If you're paying to check your credit score, here's a news flash: You're overspending.
More than 50 million consumers now have "free and regular access" to their credit scores, according to a new report from the Consumer Financial Protection Bureau. That three-digit number, often in the 300-850 range (the higher the better), is what lenders use as a measure of your creditworthiness to approve loans and set interest rates on your credit cards.
That in itself is a key reason to know your score, but there are more concerning reasons as well. "It's really crucial to check your credit reports and monitor your credit scores, especially these days, because they can be an early sign of fraud," said Gerri Detweiler, director of consumer education for Credit.com.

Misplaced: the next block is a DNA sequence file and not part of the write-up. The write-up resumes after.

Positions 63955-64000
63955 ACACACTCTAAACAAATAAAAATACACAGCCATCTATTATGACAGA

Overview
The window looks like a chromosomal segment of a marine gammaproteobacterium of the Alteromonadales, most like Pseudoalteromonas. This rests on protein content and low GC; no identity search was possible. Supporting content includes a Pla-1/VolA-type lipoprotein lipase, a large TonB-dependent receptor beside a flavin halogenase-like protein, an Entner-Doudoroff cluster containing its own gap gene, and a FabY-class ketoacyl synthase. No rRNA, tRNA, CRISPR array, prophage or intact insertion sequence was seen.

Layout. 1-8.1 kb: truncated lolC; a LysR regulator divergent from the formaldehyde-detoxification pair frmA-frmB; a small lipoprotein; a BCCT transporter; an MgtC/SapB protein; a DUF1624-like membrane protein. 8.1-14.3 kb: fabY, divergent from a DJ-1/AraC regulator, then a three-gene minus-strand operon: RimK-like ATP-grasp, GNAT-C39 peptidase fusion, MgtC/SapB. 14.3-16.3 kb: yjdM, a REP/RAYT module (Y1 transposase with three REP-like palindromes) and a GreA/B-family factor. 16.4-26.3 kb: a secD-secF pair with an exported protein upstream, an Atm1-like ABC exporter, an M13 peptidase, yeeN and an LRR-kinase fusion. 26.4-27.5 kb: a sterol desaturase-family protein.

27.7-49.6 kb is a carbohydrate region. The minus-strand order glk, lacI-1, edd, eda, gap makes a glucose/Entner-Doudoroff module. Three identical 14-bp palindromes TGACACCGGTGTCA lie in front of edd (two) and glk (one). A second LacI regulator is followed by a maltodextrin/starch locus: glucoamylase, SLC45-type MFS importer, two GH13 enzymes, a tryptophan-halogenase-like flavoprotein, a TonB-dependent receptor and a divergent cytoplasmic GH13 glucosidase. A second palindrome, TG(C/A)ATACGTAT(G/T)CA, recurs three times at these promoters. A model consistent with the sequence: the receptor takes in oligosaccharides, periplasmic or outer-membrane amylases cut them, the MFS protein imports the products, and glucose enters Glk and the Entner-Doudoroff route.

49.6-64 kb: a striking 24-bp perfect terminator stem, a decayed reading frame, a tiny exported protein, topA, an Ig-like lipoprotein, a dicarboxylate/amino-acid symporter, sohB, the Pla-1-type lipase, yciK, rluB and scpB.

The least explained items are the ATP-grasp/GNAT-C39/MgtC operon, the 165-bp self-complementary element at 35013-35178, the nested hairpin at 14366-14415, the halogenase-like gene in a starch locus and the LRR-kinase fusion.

One of the most common ways to check your credit score gratis these days is through credit card issuers. According to the CFPB report, "well more than a dozen major issuers" offer free scores on select cardholders' monthly statements or through online access. Those include Barclaycard US, Capital One, Citibank, Discover, and First Bankcard.
However, keep in mind that the kinds of scores offered vary, said Detweiler. "The biggest confusion comes when people see their score from different places," she said.
You might see a higher number from source A than source B because they're using a different calculation, base credit report and score range. When you're monitoring month to month, make sure you're using the same resource to better spot any changes.
Another common point of confusion: what to look for on your report. Most scores and reports give you a sense of how you stack up against other consumers, and what actions could yield a better score, said Detweiler. Other details to peruse include errors and red flags for identity theft.